Country: United States of America
Profession: Physiotherapist and massage therapist
Kiplimo Chemirmir is a retired Kenyan athlete. Injuries hindered the progression of his running career and when he wasn’t getting proper treatment, he opted to start his own physio services, focusing on sports injuries. Kiplimo is now based in the USA where he owns ‘Kiprunning Sports Massage’ and is the creator of Kenthaichi – a combination of Kenyan deep tissue massage & Asian intense stretching.
What are the common injuries in Track & Field athletes and why do athletes get these injuries so often?
These are some of the common injuries that I come across through my clients who are road runners and track and field athletes, both in professional and recreational runners: Runner’s knee, Achilles tendinitis, IT band syndrome, shin splints, hamstring injuries, Plantar fasciitis, stress fractures and ankle sprain.
If you’re like many runners, you may be logging hundreds or even thousands of miles per year. The repetitive impact of all those foot strikes can take a toll on your muscles, joints, and connective tissue. The knees, legs, and feet are the most common injury areas for runners. Issues or on both upper and lower body in field events athletes.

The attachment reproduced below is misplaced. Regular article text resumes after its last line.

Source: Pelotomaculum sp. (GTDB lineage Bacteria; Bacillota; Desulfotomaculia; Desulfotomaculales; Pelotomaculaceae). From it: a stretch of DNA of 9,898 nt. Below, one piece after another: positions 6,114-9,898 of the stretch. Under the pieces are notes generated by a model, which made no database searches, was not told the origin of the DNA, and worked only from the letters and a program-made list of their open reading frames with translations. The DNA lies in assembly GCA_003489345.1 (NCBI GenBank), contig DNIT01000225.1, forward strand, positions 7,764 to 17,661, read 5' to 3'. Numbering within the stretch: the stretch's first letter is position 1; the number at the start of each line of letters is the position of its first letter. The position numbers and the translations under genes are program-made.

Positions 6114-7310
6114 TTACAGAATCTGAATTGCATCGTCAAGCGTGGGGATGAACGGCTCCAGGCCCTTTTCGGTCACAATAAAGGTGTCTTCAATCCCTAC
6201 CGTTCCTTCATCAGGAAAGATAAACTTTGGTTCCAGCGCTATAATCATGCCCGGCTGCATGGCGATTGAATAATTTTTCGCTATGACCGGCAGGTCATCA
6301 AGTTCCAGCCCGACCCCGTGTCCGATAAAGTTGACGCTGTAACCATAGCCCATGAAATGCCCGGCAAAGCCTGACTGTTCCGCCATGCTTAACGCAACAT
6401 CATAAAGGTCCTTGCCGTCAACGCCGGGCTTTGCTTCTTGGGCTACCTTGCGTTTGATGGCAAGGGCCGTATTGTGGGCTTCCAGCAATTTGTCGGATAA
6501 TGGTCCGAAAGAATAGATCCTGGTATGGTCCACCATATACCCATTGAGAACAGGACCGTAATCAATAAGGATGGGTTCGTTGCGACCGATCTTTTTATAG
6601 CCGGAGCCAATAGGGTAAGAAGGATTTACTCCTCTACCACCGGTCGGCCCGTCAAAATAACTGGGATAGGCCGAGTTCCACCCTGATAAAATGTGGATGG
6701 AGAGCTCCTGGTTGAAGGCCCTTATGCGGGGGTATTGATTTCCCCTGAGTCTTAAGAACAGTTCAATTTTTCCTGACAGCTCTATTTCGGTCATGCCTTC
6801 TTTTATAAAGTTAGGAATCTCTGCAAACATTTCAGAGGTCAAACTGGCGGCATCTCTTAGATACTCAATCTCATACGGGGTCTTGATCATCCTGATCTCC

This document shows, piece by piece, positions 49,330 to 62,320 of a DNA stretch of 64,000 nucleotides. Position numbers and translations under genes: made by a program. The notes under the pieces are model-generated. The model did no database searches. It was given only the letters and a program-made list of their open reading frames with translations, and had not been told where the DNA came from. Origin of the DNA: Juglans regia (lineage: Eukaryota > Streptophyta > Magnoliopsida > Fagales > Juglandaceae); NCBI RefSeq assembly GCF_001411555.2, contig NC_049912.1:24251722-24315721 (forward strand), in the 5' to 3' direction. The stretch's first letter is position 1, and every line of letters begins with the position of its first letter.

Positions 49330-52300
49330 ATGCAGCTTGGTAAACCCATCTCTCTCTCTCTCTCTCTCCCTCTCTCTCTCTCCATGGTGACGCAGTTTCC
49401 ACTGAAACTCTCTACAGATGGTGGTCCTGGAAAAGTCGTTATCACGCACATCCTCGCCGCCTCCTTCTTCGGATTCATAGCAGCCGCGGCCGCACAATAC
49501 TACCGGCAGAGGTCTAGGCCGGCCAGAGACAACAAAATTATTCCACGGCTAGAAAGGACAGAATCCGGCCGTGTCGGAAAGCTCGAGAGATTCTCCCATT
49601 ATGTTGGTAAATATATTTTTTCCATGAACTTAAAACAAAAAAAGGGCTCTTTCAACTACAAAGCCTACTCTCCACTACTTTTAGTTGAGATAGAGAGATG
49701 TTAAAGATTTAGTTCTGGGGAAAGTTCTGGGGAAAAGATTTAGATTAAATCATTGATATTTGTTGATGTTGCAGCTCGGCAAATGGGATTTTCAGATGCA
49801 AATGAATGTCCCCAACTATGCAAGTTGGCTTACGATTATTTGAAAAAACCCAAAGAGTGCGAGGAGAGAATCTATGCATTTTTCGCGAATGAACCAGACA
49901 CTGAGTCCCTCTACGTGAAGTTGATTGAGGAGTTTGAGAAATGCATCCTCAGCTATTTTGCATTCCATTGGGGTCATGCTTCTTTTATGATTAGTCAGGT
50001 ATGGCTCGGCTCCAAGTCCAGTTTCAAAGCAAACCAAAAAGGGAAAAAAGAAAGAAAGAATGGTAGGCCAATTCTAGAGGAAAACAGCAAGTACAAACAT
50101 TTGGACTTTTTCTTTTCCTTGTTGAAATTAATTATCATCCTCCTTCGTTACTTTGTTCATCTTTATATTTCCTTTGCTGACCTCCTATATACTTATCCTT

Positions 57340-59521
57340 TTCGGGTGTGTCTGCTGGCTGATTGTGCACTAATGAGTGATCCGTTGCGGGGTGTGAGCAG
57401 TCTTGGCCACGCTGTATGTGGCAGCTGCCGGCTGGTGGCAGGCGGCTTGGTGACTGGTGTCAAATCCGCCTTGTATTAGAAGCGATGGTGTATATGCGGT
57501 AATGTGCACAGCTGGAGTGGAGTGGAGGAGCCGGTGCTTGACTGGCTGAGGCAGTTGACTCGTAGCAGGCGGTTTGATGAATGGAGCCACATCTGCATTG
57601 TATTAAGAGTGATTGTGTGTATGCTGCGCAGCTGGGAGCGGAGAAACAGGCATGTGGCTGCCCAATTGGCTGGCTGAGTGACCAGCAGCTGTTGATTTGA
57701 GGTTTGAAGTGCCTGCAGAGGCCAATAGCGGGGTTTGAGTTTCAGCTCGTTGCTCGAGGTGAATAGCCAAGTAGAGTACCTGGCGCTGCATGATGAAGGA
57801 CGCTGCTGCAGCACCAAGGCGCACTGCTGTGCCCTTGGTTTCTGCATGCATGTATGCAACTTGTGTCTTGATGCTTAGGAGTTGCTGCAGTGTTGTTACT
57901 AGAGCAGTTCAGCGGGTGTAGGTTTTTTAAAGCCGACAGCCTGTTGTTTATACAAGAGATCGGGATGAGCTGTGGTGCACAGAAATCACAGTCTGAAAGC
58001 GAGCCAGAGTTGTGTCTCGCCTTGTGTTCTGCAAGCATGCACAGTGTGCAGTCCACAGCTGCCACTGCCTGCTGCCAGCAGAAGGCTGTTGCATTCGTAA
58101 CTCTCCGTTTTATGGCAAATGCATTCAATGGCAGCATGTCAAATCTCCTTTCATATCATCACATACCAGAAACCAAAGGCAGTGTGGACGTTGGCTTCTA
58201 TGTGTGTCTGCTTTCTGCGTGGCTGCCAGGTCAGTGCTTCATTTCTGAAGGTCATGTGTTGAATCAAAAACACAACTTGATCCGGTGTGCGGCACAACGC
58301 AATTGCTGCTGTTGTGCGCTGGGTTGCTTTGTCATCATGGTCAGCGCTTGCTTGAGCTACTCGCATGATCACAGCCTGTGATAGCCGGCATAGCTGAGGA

What are the three common misconceptions about physiotherapy?
There are many myths out there, and least I have for you is 5.
MYTH- 1. PHYSIOTHERAPY IS FOR ONLY WHEN I’M INJURED, TIGHT OR IN PAIN.
FACT: Yes, physiotherapy can help with the rehabilitation of injuries, but getting rid of pain is only one part of this rehabilitation process. In most cases, your injury is not actually coming from where it is sore but is a result of a fault in the way you sit, sleep or move – your movement pattern!
MYTH 2- PHYSIOTHERAPY HURTS.